Joshunda Sanders, a journalist who worked at the Chronicle shortly after White left, and author of How Racism and Sexism Killed Traditional Media, says instead of being treated as a “young journalist with potential,” Sanders was treated as “a black journalist whose trajectory was limited” by race and gender.
Sanders says her experience with institutionalized racism felt like “a personal failure.” In contrast, White says she never internalized negative messages about race because she had a strong foundation as a kid in a black community. She admits she was lucky to have been taught by black teachers who allowed her to build a healthy sense of self-esteem, and who shaped White’s sense of opportunity. These qualities, she says, helped her overcome racism.
The art of ‘looking up’
White was also known at the Chronicle for her observant eye, which allowed her to notice things and people another reporter might overlook. This earned her respect from her editors, and allowed her to transcend the labels and racist rhetoric she sometimes encountered. After an original idea landed her a front-page story on the San Francisco Chronicle, White was granted the freedom to pursue the topics of her choice.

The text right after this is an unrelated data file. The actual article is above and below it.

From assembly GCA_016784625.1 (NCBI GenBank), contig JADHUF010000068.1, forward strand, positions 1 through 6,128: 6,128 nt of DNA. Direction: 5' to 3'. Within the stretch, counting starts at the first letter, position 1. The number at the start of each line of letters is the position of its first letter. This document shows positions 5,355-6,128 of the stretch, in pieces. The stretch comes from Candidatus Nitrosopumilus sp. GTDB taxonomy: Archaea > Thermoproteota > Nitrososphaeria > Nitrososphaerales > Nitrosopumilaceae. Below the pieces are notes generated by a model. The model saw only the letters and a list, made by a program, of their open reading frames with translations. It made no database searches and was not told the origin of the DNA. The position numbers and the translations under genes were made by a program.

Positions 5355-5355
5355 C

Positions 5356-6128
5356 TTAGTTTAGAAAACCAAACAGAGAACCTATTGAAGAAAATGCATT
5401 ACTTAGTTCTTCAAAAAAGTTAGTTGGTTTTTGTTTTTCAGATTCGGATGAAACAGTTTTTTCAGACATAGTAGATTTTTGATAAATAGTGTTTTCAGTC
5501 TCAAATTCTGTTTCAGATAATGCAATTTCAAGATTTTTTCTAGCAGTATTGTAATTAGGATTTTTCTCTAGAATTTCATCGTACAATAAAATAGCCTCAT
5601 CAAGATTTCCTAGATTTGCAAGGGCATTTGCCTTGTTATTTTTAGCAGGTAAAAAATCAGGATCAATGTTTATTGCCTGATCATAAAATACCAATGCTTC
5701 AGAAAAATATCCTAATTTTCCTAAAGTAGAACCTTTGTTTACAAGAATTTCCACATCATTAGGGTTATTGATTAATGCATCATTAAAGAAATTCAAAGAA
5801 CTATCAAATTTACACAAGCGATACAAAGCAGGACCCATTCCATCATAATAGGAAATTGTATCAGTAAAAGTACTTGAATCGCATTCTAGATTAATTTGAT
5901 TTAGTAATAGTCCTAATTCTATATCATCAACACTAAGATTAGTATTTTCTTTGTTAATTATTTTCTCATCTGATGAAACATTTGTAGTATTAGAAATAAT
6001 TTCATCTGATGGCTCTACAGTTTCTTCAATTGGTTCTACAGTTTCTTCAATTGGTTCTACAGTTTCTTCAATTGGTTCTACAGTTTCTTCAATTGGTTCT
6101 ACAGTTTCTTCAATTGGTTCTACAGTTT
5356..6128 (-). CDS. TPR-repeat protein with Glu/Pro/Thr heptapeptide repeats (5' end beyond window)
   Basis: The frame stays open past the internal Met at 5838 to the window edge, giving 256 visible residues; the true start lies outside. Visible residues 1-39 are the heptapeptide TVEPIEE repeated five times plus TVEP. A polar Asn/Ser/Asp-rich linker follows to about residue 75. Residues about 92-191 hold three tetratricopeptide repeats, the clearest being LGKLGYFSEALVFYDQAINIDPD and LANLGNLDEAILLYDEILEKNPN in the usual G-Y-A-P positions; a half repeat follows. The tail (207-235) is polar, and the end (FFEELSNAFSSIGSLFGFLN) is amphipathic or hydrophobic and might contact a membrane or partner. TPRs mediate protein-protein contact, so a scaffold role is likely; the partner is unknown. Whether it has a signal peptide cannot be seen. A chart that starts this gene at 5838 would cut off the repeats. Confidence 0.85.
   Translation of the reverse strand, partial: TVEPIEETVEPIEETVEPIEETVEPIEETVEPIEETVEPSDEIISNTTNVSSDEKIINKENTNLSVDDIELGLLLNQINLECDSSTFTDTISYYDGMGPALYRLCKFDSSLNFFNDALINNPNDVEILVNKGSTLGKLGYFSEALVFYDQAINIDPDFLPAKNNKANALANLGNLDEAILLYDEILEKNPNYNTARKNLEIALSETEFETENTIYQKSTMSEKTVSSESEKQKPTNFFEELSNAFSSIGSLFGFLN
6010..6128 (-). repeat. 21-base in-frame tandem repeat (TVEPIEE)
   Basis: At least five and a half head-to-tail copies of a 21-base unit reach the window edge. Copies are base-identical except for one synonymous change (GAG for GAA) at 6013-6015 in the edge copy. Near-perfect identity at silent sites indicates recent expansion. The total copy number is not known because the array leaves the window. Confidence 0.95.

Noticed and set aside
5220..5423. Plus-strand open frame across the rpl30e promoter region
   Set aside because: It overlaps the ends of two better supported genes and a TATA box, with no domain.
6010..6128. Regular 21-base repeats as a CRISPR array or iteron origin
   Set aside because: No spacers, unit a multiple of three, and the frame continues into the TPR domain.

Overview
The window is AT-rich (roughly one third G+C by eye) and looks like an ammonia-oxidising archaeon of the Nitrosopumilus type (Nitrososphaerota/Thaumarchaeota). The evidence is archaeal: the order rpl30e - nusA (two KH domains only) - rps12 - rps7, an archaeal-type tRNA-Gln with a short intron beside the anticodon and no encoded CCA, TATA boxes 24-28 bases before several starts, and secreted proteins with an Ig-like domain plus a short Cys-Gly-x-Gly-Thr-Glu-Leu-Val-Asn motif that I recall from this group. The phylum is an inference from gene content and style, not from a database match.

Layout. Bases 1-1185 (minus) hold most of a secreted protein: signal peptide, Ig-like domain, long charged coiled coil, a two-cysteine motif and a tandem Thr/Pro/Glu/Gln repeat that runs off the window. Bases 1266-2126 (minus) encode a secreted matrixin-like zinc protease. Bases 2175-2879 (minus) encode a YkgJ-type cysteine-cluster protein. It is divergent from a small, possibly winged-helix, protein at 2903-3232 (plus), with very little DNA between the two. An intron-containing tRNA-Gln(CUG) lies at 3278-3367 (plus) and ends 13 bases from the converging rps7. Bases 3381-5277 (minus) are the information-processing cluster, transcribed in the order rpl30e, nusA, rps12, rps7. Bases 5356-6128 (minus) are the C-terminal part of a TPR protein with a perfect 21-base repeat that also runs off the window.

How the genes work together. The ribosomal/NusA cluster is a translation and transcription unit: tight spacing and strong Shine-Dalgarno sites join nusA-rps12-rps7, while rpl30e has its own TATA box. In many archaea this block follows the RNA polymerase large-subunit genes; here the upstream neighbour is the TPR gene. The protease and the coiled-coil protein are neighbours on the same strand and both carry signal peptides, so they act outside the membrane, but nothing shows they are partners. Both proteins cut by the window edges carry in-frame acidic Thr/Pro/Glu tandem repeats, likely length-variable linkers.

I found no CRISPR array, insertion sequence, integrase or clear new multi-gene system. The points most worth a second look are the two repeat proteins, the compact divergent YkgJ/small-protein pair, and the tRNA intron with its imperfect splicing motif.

“I knew that I was seeing certain things that maybe other journalists didn’t see. I always like to go one step further or deeper than the immediate. I feel that’s the talent I bring to the enterprise, and with that, it’s my responsibility to do it with ethics, accuracy and honesty.”
White’s colleagues would consistently tease her for leaving her desk and conducting interviews in person, but White says it’s important to be there and “look up,” both figuratively and literally. So far, this practice has led to the creation of some of her favorite pieces.